February 1st, 2017
On Wedesday morning I arrived at the SNF early (8am), while mom was at breakfast. After making sure she was in the dining room, I packed her belongings, and loaded them into the car, in three trips, my heart beating at 120 the entire time. When she strolled down the hall and saw me, she greeted me with, “You’re here early! What’s up?” I suggested we sit down in the common room so I could let her know what was up. Her eyes lit up when I told her I was ‘busting her out of the joint,’ but then turned stormy when I described what was happening next: A trip off Island to stay at my daughter’s community while we waited for the EEG.
Mom was unclear on the following:
* Why can’t I stay at home until the EEG? I reminded her for the 35th time.
* Why do I have to leave the Island? I spelled this out for her… Including expense, facility programming, increased opportunities for independence and recreation, and an enormous upgrade in lifestyle over skilled nursing.
* Why didn’t you tell me about this? “I did tell you about this… This conversation has been taking place since you arrived at the SNF, you just don’t remember.”
* I must go out to the house, NOW! I had to remind her for the 84th time why she can’t go to the house, and who said so, AND that I will not act against her doctor’s orders (the order that is actually in her chart). By the second time she rounded on this, it was too late to get to the house and back before we had to arrive at the ferry line. I used timing as an excuse for her second attempt at this ploy.
Mom was flabbergasted at the cost of the SNF, and that her insurance didn’t cover any of it (she didn’t have the required length of hospital stay to invoke Medicare). She, of course, didn’t recall the conversation about cost, or insurance qualification, that took place in the hospital.
I had three main potential points of failure in getting mom off the Island. One was getting her into the car, the next was getting onto the boat, the last was getting her off the boat. Thankfully, we broached all three without challenge. My heartrate steadily declined as we passed each of these markers.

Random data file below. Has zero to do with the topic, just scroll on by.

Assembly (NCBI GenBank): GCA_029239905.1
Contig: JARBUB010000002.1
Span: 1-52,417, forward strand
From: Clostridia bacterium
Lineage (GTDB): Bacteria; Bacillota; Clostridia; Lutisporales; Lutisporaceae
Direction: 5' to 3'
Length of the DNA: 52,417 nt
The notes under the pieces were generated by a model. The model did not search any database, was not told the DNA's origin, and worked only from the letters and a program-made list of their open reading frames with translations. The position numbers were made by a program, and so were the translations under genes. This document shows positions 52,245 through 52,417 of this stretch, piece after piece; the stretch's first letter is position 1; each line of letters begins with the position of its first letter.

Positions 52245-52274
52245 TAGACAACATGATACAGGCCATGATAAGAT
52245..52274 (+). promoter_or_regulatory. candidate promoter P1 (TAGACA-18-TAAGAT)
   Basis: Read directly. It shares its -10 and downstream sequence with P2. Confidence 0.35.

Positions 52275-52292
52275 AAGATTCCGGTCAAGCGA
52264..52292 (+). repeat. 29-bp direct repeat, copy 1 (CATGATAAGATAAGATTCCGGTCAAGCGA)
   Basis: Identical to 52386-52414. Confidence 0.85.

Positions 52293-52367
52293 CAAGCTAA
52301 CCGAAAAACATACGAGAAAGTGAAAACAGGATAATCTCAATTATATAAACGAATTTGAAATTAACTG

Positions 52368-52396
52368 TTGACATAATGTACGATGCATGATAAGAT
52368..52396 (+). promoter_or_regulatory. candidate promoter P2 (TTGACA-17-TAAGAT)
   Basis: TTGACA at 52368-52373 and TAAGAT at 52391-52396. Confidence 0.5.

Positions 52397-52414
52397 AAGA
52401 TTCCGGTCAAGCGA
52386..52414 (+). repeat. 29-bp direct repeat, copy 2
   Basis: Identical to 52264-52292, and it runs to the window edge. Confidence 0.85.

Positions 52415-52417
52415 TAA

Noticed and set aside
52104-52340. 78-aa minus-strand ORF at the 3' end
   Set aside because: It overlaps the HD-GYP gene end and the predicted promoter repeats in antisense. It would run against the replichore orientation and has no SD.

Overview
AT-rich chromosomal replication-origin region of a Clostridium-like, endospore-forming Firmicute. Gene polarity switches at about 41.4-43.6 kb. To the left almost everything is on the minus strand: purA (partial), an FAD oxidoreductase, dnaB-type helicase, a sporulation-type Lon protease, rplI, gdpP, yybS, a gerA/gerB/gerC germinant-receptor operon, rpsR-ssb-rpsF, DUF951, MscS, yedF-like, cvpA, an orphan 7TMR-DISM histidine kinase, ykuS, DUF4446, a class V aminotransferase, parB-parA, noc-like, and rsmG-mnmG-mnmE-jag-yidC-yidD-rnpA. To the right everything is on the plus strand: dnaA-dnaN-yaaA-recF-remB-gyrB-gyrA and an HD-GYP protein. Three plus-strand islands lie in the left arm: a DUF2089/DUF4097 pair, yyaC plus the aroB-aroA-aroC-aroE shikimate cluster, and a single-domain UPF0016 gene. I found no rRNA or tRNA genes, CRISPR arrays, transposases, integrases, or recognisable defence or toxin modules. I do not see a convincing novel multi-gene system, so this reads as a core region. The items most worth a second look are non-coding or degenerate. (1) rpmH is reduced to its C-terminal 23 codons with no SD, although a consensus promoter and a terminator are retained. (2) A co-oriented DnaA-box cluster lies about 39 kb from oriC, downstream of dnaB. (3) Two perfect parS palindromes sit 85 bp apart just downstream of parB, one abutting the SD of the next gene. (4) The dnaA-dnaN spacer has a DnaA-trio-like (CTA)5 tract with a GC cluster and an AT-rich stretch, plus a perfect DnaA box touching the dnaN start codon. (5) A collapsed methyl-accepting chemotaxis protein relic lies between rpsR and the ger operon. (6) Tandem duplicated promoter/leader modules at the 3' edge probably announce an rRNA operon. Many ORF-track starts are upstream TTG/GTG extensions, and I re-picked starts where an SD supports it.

The drive down…
I got mom talking about her mom’s upbringing, mostly to distract her, but also to understand more about my mom and grandmother’s relationship. I’ll be able to empathize with my grandmother, in a way I hope to catch mom up in, when she starts bashing her mom. We shall see…
Mom complained bitterly about having her medications ‘passed’ to her, saying she’s been flawlessly handling her meds for years. Pointing out times and places where we have been seriously concerned about the self-handling of her medications, of course, was a mistake, and just made her defensive. She had no recollection of any medication mishandling episodes.
Mom also thinks there’s a plot afoot that when someone hits 80+ years old, ‘this industry’ exists to take away seniors’ independence in order to rob them of their money. When I didn’t instantly respond to her, she got angrily insistent with me. I disagreed with her, saying, for some, the medical need for skilled nursing and assisted living exists, and actually helps people lead more fulfilling lives than when they live alone in isolation, with little social contact and/or outside interests. I left words like ‘dementia’ and ‘like you’ out of my sentence. She had no comeback to my statement.
Mom spent a lot of the rest of the ride flinging oft used one-liners at me, the subsequent question/statement never having anything to do with the prior one. It was actually exhausting answering her as there was little, if any, logical train of thought behind her questions/statements, other than hostility. It reminded me of Billy from Family Circus… His mother asks him to take the garbage out, and Billy runs all over the neighborhood, in loops, before finally throwing the bag into the trash can.
We made it intact to my daughter’s assisted living community…